10. Stick to deadlines.
Editors thrive on deadlines. They have deadlines for drafting a piece, for submitting it to a writer, and of course for editing it.
Trust me, if you want to stay in an editor’s good books (excuse the pun!), then be sure to keep to their deadlines. For instance, if they submit to you an outline for an article, and they state they need the content submitting back to them within 72 hours – make sure you do this! You may get away with the odd late submission, but if it becomes a regular thing, most editors will drop you for more punctual and reliable writers.
So, as you can see from the above 10 things, editors require your content to be error-free, smooth and compelling. They also want it to be 100% factual – while maintaining an easy-to-read style.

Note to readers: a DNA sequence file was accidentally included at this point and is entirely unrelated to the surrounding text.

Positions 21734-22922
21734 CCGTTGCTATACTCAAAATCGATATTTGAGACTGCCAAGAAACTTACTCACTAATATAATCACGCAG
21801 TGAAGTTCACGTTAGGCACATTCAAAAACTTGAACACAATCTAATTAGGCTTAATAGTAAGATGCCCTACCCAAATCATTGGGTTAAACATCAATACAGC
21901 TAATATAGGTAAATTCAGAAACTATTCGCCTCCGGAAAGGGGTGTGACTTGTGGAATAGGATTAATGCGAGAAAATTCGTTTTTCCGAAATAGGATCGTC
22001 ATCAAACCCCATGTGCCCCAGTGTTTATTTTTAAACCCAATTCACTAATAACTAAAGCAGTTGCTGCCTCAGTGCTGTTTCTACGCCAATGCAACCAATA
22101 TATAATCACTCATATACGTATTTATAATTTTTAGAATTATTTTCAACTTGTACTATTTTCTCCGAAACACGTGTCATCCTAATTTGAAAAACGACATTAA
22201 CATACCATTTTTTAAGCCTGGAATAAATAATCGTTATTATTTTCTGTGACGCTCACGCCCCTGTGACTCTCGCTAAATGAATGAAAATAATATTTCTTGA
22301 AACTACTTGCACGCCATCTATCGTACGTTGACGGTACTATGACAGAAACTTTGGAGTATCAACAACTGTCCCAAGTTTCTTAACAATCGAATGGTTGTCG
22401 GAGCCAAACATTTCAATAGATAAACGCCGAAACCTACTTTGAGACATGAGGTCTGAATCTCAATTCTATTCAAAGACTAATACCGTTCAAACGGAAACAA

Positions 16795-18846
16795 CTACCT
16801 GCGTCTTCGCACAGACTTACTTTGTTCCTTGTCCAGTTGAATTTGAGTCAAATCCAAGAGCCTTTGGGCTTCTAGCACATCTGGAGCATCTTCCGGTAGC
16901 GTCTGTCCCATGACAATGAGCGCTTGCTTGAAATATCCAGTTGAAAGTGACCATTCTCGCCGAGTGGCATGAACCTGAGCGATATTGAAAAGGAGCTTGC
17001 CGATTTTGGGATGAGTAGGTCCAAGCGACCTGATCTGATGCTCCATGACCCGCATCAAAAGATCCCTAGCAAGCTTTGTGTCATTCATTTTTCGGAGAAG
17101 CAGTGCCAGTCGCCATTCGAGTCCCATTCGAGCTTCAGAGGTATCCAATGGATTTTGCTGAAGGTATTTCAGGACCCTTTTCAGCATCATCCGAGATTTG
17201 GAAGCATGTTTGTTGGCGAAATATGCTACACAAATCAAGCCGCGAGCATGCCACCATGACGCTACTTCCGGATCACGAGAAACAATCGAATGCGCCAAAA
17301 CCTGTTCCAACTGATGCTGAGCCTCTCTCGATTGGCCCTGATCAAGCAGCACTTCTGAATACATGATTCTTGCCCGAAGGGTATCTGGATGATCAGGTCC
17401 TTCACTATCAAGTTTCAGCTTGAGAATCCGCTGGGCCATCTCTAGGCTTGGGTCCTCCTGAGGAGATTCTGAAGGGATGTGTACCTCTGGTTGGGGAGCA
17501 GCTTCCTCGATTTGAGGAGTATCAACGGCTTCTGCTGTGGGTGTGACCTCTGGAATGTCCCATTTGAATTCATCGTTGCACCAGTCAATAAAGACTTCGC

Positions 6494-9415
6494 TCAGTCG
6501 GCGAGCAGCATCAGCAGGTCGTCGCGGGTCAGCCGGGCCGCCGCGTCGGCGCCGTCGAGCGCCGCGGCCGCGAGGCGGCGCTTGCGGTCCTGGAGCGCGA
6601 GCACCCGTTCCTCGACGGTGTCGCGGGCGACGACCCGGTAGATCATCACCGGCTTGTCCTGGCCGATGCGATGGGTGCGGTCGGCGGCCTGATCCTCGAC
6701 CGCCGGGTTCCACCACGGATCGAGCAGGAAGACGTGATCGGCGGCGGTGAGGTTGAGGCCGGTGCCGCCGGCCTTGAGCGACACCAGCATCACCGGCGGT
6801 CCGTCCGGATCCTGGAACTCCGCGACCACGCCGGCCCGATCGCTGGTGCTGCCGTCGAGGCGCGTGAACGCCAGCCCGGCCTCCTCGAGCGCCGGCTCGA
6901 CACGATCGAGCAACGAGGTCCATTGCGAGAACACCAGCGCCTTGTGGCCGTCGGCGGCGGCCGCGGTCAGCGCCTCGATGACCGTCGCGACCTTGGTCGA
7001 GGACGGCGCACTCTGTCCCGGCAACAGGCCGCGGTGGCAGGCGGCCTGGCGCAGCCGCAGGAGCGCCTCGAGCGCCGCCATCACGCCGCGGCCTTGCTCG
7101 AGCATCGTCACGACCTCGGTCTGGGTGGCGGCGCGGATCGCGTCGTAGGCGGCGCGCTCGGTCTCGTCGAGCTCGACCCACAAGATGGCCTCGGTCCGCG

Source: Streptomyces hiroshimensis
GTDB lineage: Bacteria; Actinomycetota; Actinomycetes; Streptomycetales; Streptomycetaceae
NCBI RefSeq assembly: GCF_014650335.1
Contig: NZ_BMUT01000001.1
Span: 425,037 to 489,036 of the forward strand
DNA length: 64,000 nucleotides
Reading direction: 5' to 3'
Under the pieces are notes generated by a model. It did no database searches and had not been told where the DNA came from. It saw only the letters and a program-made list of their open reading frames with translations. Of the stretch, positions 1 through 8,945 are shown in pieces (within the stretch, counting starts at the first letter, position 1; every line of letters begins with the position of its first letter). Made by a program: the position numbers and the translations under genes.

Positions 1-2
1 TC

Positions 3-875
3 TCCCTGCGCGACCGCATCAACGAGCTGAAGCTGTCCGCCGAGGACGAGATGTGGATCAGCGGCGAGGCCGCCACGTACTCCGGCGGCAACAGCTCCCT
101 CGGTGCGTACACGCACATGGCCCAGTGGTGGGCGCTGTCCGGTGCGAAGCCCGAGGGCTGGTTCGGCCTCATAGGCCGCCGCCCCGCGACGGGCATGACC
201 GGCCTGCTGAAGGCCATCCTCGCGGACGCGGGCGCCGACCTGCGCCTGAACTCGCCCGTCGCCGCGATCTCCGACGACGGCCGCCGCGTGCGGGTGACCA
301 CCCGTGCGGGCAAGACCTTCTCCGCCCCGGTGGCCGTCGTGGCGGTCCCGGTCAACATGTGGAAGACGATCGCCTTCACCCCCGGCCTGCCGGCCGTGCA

Before I sign off, let me leave you with one thing about editors that you should definitely be aware of…
They always want to change things!
Even if you’ve written what you think is a perfect piece, you’ll find the editor still makes changes. This could be to the title, the body, the formatting, the image – or possibly all four! Sometimes you’ll be disappointed by the changes, which you’ll regard as weakening your text. However, unless you want your workload to dry up, then it’s usually best to let the editors do their thing. (Of course, please challenge an editor if your work has been changed beyond all recognition!). And remember, that editors are getting paid to make changes, so it’s to be expected that they’ll do so.
Having your work assessed and amended by editors takes some getting used to. Initially, you may feel a loss of control – or even become genuinely annoyed or frustrated. But stick with it, and eventually you’ll grow accustomed to how editors work, what they expect, and how they can help improve your writing. And who knows, one day – you might become an editor too!